While the central bank has made it clear that it’ll only effectively shift to taming price growth once it’s comfortable with output growth, there’s a chance that Fed tapering could prompt it to raise the benchmark by 50 basis points this month, warned Ibukunoluwa Omoyeni, an economist at Vetiva Capital Management Ltd. 

Zambia, Nov. 24

  • Policy rate: 8.5%
  • Inflation rate: 21.1% (Oct.)
  • Inflation target: 6%-8%

Denny Kalyalya chairs his first MPC meeting since being reappointed governor of Zambia’s central bank. He was unexpectedly fired by former President Edgar Lungu last year, raising questions about the bank’s independence.  

He may return the benchmark to the record low 8% that he cut it to last year, said Trevor Hambayi, a Lusaka-based independent economist. The rate could be cut by as much as 50 basis points “on account of the appreciation of the local currency and the need to create impulse within the private sector to drive an economic recovery,” he said. 

An imminent economic program deal with the International Monetary Fund could see Zambia increasing fuel pump and electricity prices, which may add to inflationary pressures and convince Kalyalya’s committee to keep rates steady.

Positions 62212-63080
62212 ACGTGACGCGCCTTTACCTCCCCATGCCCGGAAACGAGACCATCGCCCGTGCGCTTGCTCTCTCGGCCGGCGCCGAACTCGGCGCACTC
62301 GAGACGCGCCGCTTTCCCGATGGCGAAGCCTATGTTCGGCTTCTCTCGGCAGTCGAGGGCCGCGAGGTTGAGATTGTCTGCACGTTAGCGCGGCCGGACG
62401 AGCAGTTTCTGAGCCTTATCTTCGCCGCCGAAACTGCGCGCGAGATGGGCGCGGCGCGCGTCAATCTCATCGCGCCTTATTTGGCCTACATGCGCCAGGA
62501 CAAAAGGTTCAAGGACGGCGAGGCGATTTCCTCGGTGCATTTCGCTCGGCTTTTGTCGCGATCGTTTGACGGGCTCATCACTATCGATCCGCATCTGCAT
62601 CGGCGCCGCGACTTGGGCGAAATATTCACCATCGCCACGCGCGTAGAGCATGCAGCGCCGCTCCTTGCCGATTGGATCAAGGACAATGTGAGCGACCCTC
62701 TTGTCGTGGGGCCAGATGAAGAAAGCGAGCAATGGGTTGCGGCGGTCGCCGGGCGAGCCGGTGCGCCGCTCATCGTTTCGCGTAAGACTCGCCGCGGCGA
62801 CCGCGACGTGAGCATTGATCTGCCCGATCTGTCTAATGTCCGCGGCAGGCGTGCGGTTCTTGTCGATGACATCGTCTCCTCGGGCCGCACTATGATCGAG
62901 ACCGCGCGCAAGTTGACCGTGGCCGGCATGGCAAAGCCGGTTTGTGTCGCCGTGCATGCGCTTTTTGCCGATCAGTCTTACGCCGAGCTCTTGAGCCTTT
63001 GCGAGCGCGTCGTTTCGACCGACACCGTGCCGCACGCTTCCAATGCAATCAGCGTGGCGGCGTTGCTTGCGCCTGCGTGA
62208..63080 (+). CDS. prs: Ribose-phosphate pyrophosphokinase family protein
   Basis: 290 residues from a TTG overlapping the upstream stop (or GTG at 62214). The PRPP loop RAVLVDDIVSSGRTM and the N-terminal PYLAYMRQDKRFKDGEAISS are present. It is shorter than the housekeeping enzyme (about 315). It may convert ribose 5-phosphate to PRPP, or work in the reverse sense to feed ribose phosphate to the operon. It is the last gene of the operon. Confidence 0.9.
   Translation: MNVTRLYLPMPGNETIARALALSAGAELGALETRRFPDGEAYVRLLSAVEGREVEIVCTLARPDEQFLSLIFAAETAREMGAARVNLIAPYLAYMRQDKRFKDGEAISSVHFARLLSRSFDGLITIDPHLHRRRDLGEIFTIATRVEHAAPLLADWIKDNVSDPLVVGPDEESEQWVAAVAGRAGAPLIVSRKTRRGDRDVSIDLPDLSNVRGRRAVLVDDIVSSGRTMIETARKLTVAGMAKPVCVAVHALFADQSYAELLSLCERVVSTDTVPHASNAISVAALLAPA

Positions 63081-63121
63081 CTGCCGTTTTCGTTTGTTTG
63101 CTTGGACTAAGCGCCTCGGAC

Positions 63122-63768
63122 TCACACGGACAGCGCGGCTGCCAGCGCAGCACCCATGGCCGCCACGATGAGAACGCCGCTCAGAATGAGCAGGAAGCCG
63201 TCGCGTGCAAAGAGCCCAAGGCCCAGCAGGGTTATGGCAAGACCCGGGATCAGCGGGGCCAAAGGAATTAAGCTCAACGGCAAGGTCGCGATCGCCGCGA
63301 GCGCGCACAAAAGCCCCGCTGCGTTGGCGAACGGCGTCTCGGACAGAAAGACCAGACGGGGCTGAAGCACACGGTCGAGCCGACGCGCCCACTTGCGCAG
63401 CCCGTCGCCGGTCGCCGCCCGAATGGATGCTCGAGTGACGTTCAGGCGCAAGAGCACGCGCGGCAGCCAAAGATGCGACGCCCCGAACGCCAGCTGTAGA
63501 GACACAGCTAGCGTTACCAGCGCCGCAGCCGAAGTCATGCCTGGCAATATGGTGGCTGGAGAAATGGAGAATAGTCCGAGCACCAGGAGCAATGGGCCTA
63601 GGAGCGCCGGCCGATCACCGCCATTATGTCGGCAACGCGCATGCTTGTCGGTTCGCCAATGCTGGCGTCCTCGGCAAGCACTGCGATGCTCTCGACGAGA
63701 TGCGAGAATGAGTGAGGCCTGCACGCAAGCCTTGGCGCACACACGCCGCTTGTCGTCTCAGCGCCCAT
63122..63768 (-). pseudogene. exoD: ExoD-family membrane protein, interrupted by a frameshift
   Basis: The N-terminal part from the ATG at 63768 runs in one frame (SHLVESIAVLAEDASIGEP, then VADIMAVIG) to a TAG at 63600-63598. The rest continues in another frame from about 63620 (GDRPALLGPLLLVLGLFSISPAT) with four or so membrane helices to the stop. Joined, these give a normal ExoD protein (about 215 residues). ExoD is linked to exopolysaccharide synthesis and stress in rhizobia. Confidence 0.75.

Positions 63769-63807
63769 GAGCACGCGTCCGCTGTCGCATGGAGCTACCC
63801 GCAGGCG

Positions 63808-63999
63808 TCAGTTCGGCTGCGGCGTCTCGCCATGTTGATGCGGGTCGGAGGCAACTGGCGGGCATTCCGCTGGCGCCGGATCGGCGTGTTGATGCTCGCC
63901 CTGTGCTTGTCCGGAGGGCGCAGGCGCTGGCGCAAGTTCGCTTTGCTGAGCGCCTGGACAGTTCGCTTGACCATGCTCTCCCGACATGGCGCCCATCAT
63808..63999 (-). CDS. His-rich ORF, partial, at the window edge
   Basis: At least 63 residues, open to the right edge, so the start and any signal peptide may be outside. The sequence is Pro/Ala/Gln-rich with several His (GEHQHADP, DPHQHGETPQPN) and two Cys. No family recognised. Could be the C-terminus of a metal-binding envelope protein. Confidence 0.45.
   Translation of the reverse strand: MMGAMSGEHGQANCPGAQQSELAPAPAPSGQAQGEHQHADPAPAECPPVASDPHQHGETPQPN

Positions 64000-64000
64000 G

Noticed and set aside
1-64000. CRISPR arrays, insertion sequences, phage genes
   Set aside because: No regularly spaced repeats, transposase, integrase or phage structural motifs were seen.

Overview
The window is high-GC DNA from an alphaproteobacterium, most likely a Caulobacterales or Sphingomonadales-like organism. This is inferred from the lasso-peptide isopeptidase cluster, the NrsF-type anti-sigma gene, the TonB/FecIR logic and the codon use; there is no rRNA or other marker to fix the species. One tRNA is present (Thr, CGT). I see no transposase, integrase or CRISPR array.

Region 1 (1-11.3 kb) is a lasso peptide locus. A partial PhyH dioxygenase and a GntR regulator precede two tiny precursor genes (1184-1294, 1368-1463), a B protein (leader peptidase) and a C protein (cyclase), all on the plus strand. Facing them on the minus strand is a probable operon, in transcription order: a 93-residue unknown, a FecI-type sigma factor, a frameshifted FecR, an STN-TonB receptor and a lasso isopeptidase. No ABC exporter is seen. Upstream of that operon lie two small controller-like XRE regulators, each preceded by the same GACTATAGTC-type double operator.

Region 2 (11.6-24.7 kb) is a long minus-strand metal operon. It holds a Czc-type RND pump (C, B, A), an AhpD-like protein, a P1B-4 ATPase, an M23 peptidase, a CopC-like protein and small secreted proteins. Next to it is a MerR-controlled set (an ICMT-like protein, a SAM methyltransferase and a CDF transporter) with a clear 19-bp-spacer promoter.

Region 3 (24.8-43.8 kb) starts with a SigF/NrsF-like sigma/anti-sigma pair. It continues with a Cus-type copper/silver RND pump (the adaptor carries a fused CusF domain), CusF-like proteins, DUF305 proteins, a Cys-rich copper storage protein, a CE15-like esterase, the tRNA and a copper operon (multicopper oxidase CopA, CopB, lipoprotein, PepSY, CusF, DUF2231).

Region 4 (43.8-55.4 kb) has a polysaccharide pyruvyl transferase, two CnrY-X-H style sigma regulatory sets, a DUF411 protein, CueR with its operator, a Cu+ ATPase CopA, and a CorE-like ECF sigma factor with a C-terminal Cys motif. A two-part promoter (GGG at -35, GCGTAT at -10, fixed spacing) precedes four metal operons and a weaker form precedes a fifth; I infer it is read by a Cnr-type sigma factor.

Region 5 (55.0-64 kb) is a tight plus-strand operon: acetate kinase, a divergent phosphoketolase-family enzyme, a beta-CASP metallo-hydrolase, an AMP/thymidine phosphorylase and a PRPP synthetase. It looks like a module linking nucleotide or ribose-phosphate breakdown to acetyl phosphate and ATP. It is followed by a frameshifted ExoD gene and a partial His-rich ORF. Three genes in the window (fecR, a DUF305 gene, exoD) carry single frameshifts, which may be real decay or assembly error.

Kenya, Nov. 29

  • Central bank rate: 7%
  • Inflation rate: 6.45% (Oct.)
  • Inflation target: 5% +/- 2.5 ppts

Kenya’s MPC will likely keep its key rate unchanged for an 11th straight meeting as demand remains muted, even after the government eased some Covid-19 lockdown restrictions. 

We believe the MPC would like to see a more entrenched recovery before changing the policy stance,” said Yvonne Mhango, Africa economist and acting head of research at Renaissance Capital. The bank will probably keep a close eye on gross domestic product data and real economy indicators like electricity consumption to guage whether the nascent recovery from last year’s virus-induced damage is sustainable and consistent, she said.

Angola, Nov. 30 

  • BNA rate: 20%
  • Inflation rate: 30.22% (Sept., Luanda)

Angola’s central bank is expected to stand pat after raising its benchmark rate to a record high in July in an attempt to curb rampant inflation.

The MPC will wait to see how this year’s rate hike and new measures by the government to counter inflation such as lowering sales taxes and temporarily suspending import duties, filters through the economy, said Universidade Catolica de Angola Economist Carlos Rosado de Carvalho. Many of the price pressures in the economy are seen as imported and the pass-through from the central bank rate to inflation and consumer demand in Africa’s third-biggest oil producer is weak.

Bloomberg L.P.